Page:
Bush Skips Town on secret ‘GET OUT OF JAIL FREE’ Card – Canada’s Cowardly Legal Lions Protecting ‘W’ from Justice?
COVERUP : B.C. Attorney General Shirley Bond stays proceedings against Bush, posthaste! Without Reading It’s 69+ Pages First? **
Attorney General still has not given us any reasons in writing: Senior staff attorney at the Center for Constitutional Rights
George W. Bush was slipped a secret GET OUT OF JAIL FREE CARD from Canada‘s cowardly legal powers on 24 October, 2011 allowing the former U.S. president to once again slip through the fingers of justice fighters aiming to bring him in for alleged war crimes and crimes against humanity.
Bush’s 20 October speaking engagement at a hotel in Surrey, B.C. closed down city streets, commandeered phalanxes of special police protection officers and attracted hundreds of highly-vocal, sign-waving protestors railing against war crimes widely believed to have been perpetrated by the Bush administration. Even while the protestors were raising their voices against Bush, a British Columbia court official in Surrey accepted delivery from a group of human rights organizations of a scathing 69-page criminal indictment against Bush, and duly set a hearing date for January, 2012.
Things fizzled out from there:
Matt Eisenbrandt, legal director of the Canadian Centre for International Justice (CCIJ), one of the intervening rights organizations, said in a press release the same day: ” Mere hours after a justice of the peace received the criminal information and the court set a hearing date for January, we received notice by phone that the Attorney General of British Columbia had already intervened in the case and stayed the proceedings against former President Bush, effectively ending the case.”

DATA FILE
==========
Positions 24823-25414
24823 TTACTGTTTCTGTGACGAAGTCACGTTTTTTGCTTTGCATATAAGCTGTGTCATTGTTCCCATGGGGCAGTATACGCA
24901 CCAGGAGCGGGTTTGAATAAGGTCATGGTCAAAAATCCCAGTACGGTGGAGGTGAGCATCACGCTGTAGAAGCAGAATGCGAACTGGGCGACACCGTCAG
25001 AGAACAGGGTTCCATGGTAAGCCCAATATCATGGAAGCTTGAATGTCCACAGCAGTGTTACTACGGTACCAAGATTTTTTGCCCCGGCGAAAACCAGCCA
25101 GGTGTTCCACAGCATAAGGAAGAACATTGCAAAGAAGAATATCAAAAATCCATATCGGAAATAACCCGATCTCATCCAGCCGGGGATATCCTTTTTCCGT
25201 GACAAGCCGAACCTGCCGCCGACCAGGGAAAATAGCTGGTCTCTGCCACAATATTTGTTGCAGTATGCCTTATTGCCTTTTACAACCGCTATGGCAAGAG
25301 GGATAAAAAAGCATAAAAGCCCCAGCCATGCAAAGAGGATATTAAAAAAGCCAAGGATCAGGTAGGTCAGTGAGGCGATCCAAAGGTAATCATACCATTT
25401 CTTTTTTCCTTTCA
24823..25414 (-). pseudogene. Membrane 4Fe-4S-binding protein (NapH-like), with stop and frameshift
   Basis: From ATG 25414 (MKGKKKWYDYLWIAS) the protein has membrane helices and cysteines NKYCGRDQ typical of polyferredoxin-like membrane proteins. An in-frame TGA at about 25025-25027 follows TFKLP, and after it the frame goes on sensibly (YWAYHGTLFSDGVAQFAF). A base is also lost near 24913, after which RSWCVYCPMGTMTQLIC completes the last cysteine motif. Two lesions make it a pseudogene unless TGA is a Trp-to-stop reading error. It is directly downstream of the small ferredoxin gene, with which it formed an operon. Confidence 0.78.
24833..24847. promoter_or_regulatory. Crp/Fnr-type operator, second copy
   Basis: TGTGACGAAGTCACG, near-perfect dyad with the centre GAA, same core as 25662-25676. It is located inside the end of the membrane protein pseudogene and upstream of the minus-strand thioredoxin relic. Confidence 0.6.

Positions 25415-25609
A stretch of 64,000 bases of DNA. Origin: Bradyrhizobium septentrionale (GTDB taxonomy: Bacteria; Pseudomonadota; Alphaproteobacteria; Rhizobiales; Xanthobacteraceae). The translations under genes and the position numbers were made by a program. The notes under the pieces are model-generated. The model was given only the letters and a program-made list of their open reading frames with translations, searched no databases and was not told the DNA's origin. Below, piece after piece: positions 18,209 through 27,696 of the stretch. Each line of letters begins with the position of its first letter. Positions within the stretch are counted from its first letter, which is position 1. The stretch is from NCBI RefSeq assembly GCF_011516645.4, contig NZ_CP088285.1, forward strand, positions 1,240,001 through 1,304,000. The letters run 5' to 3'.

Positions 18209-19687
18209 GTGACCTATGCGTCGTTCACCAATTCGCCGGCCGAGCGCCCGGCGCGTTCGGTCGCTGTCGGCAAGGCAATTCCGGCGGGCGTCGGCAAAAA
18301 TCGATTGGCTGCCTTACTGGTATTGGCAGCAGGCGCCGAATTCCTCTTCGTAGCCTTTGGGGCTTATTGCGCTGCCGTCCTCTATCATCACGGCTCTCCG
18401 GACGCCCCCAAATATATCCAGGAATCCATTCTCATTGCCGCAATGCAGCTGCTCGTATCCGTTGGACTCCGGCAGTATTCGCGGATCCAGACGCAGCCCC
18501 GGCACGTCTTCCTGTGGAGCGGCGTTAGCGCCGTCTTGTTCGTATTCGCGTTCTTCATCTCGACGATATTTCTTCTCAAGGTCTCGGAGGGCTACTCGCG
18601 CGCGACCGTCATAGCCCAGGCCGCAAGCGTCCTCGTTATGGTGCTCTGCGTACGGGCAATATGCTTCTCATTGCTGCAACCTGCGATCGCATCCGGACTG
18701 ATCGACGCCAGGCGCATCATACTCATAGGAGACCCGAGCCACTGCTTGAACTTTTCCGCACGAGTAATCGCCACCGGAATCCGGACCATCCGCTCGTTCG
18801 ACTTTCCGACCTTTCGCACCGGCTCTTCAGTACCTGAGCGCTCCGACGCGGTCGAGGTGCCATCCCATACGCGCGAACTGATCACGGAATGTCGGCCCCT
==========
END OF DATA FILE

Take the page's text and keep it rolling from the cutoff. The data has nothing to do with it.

The indictment brought by the rights group, which comprises the New York based Center For Constitutional Justice, Amnesty International as well as the CCIJ lays out the harrowing case of four individuals who endured horrendous tortures including beatings, chaining to cell walls, being hung from walls or ceilings while handcuffed, lack of access to toilets, sleep, food and water-deprivation, exposure to extreme temperatures, sensory overload and deprivation while captive in the hands of U.S. military forces. One of the men, Hassan Bin Attash, is still detained at Guantánamo. He has been imprisoned there without charge for more than nine years.
Eisenbrandt says the legal basis for the indictment is exceptionally strong, and the case should have been tried under the Criminal Code of Canada. “A slap in the face to the four men who were brutally tortured by Mr. Bush’s government..” is how he describes the Attorney General’s underhanded scuttling of the case.
Shirley Bond is the Attorney General for the province of British Columbia. It was her office that intervened in the case and stayed the proceedings against Bush. Bond was named Attorney General on August 18, 2011. She serves as Attorney General on an interim basis. Bond’s assistant deputy attorney general,Robert W. G. Gillen, Q.C., has respsonded to this blogger’s enquiries regarding documentation and rationale behind her shutting down the case against Bush, but unsatisfactorily. Gillen’s letter is currently being reviewed and analyzed by a CCIJ lawyer. Click: link to the CCIJ critique.
◊This blogger is awaiting results of a Freedom of Information Request in search for possible dark politics at play protecting Bush from Justice in Canada.
While an attorney general of a Canadian province is not required to take instruction from the federal AG, Bond’s brief tenure in the position and the tenderfoot status of the provincial government of which she is a member causes speculation about what influence the federal Attorney General’s office might have played in her decision. Canada’s present Conservative federal government led by prime minister Stephen Harper is known to have had congenial relations with the Bush administration, even in times of Bush’s deepest unpopularity and impending political death.